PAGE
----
Don’t ever bother trying to learn how to play fast. Really, don’t do it. Good technique is about accurate fingering and hitting the right notes every time, especially when it comes to scales and playing tricky bar chords. Concentrate on precise fingering. The truth is, learn to play properly and speed will happen all by itself. The biggest obstacle to fast playing is poor technique. Learn good technique and fast fingering will be a chucked-in-for-free bonus. Always take your time and play slowly.
Over the centuries of guitar playing the experts have long figured out the best way to play certain chords and scales, meaning which fingers should be playing certain notes on the fret board.
Occasionally, you might discover an easier way of playing these – you’re a musical genius and never knew it. Don’t be tempted. Correct fingering isn’t just about playing that chord or scale properly. Adding variations is considered too, such as sevenths and ninths, and your custom style of fingering a chord might prove that those variations can’t be played (yep, this is one of the things I learned the hard way). Pay careful attention to the correct fingering of a chord and your hand’s position on the fret board for scales.
Some of these guys you see playing on stage and in videos are playing fast – really fast. Let’s not even mention shredding (damn, I mentioned it). So you feel compelled to practice your own playing fast, because that’s what everyone else seems to be doing. Nope, don’t walk until you can run. The best way to learn guitar chords is slowly – very slowly at first. You have to teach your fingers exactly what to do and where to go, before even thinking about speeding things up and guess what? Faster playing will come naturally. Speed and dexterity are much easier after your brain and fingers know what they’re doing.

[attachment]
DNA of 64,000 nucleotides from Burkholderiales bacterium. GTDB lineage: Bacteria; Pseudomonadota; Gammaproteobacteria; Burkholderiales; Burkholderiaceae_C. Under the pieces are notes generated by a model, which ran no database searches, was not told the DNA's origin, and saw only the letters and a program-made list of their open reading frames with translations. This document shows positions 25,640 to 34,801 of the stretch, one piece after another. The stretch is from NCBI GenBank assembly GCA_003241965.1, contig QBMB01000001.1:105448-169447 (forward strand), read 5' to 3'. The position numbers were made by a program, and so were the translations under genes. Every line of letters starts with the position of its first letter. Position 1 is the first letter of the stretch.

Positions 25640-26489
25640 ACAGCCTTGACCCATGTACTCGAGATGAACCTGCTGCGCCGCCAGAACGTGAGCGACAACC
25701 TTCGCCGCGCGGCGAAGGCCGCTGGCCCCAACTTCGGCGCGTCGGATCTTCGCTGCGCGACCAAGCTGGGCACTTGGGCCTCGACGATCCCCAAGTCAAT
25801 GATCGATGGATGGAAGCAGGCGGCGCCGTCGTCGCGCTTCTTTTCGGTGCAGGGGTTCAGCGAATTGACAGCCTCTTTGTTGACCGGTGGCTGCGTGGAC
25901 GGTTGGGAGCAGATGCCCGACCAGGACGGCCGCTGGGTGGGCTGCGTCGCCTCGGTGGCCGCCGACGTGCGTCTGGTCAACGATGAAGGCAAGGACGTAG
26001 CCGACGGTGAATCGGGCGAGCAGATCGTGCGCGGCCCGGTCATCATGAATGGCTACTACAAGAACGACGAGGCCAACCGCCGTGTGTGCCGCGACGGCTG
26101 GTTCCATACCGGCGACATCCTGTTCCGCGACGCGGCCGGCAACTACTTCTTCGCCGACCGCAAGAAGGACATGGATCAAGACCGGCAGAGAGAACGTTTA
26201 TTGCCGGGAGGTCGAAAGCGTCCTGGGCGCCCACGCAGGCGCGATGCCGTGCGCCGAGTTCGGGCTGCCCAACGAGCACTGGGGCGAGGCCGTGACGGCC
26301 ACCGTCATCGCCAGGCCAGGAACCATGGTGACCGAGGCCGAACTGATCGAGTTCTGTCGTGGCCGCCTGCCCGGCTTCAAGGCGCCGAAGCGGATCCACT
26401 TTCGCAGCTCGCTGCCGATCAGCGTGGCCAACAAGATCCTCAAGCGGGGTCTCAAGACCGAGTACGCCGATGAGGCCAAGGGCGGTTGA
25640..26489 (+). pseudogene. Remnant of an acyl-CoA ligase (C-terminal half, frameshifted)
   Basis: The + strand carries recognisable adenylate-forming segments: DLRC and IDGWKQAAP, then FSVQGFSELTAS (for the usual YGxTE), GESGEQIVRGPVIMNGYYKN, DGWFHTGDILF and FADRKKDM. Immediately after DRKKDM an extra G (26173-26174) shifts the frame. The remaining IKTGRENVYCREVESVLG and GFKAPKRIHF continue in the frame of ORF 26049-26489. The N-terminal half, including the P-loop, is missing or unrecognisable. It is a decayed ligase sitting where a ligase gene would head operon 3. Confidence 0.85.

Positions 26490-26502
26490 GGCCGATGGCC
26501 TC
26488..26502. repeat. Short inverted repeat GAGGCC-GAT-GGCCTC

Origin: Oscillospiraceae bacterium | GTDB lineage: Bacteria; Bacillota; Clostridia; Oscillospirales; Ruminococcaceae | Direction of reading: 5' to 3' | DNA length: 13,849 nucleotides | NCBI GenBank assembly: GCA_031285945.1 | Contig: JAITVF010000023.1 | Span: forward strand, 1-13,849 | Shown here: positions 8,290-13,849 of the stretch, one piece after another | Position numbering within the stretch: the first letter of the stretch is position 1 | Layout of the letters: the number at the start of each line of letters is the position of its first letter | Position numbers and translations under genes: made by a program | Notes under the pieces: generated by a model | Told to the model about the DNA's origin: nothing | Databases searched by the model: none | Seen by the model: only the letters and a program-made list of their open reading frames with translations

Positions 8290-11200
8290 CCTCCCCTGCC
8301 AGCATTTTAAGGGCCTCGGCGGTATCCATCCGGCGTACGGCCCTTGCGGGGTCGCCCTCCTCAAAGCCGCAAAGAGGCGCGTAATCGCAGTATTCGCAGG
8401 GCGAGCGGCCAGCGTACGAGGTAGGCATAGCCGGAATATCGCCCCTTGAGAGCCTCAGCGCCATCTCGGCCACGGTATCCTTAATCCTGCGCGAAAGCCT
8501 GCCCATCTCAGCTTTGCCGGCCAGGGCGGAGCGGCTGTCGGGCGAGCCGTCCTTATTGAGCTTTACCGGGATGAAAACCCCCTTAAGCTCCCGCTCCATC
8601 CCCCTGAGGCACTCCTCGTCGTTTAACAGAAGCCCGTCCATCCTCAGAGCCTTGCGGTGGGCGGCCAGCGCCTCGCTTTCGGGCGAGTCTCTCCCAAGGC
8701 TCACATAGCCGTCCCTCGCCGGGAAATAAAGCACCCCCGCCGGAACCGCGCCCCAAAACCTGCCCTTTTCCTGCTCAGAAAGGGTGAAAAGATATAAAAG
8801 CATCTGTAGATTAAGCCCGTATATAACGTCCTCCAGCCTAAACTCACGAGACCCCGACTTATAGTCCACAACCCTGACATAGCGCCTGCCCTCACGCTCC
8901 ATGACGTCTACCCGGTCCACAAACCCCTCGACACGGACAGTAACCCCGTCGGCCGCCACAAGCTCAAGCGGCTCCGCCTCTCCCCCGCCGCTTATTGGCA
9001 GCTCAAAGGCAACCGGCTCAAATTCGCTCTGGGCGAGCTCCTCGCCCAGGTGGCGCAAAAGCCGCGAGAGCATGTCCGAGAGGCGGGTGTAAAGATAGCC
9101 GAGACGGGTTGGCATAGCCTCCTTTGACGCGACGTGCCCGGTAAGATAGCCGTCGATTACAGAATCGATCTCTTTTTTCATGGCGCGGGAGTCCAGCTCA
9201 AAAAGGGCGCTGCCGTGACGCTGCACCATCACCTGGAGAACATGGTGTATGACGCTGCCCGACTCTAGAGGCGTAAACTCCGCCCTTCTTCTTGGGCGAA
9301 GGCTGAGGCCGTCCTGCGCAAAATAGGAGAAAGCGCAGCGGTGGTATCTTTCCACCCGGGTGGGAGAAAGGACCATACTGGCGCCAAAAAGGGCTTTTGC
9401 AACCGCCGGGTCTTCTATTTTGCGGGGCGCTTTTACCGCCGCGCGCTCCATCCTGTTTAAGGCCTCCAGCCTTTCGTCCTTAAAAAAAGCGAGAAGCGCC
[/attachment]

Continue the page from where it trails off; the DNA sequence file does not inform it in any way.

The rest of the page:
Chord progressions are the patterns that music composers use to put musical notes and chords together. When writing music, chord progressions are critical that sound harmonious and have the desired tones. One can use four-chord progressions, five-chord progressions, two-chord progressions, or however many they’d like. It is possible for any one chord to progress to any one of the other chords in a key; However, certain chord progressions are used more frequently than others. Learn more about MP3 to chord.
Eddie Van Halen spent the early part of his career playing along with various records until the sound of what he played matched what was on the record he was playing to (Check out the example below). Doing this will boost your vocabulary and also improve your delivery, feel, stylistic awareness and sense of solo contour.